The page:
The world is changing. We’re at the centre of it.
We grew up in a world of personal transportation. It was all about owning your own car, scooter, motorcycle, or bike. Then there’s the traditional world of public transport: buses, trains, taxis and ferries. We’ll familiar with them. We have them. We use them.
But a new kind of mobility is increasingly taking over here. It’s a new world of sharing; a world of new possibilities. A simple approach to moving around. Only driving by car when it’s absolutely necessary. Grabbing a bike and cycling off to take care of a short errand. Sharing a shuttle with others, enjoying your own privacy even with others around you, and charging your mobile phone en route. Using. Sharing. Travelling. And all this without the need for ownership any more. So much is so easily available.
Courage is like change. Just one step before.
The only thing we need for this – besides a virtual mobility account – is a certain frame of mind. An attitude. Our attitude to mobility is influenced more than anything by our routines. And sometimes by status too. Routines are a good thing in one sense. They make everyday life simpler. They allow us to take things for granted. Status gives us the feeling of being at a certain level in society. Of having reached a certain level. Both make change difficult. Leaving familiar paths, giving up things we thought were certain. Not worrying so much about receiving recognition from others. This isn’t easy. It might even be a challenge. It takes a lot of courage. Willpower. A readiness to embrace open-mindedness and freedom. In the end though, all it takes is a change.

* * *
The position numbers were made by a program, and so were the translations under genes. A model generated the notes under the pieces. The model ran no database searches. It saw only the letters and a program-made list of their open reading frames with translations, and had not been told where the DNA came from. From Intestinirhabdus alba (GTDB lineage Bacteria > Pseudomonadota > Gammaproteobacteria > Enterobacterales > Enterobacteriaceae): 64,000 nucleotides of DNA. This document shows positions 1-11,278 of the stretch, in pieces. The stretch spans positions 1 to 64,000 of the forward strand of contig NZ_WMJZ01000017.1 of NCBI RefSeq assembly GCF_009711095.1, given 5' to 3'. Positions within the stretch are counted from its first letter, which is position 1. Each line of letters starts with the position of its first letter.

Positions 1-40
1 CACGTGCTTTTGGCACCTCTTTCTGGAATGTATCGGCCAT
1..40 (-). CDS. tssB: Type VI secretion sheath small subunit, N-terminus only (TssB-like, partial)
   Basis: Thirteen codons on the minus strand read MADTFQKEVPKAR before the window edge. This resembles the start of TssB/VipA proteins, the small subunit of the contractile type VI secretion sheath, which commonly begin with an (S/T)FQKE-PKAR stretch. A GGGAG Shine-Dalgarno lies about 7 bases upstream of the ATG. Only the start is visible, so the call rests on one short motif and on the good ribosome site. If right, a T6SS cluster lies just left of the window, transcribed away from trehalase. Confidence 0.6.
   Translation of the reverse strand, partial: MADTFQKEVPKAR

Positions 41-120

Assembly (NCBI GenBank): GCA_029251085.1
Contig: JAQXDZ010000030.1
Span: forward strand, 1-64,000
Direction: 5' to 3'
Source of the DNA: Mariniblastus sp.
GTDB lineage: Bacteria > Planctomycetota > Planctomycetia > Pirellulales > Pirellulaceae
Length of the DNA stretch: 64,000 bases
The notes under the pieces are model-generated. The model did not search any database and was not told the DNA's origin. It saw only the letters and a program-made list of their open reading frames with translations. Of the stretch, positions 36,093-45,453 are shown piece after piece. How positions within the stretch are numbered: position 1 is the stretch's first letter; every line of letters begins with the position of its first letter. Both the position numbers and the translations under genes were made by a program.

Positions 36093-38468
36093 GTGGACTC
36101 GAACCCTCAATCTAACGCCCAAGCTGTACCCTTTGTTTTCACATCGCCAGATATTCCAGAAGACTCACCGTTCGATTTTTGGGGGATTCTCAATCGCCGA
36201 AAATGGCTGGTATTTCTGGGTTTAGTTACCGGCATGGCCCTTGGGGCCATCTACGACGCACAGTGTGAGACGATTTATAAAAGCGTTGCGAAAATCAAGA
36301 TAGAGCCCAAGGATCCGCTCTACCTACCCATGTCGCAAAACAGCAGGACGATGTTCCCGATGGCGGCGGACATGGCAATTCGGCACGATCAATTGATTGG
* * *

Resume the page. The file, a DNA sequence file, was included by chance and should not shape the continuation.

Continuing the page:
Sharing is owning. Just in a new sense.
What exactly are we giving up if, for example, we leave our own car at home? The freedom to decide the exact route we want to take? Just like all the other people sat alongside us on the roads, stuck in traffic jams and struggling to get where they need to go in the bumper-to-bumper traffic? The secret pleasure of being able to show off what we can afford? Being able to sit in our own cars, listening to our own music or drinking a coffee? That’s just as easy to do travelling on a train or bus, driving a car through a car-sharing provider, or taking a shuttle. Traditional notions of status are shifting. Owning certain things is no longer important. The new status is how we make use of these things. The new status is knowledge about the potential for living differently and with more freedom. And our mobility is an important part of that.
So let’s rethink our routines. Rethink why we’re holding on to a status that’s no longer important. Let’s question our thinking and our behaviour. Let’s free ourselves from the constraints of traffic, and from the possessions that weigh us down and supposedly boost our social standing. Let’s bring freedom and flexibility to our mobility. Let’s re-design it in ways that suit our needs right now.
Let’s turn our mobility into the freedom of travel wherever we want. Into something we don’t have to think or worry about. Into a public asset that we all use together and with one another.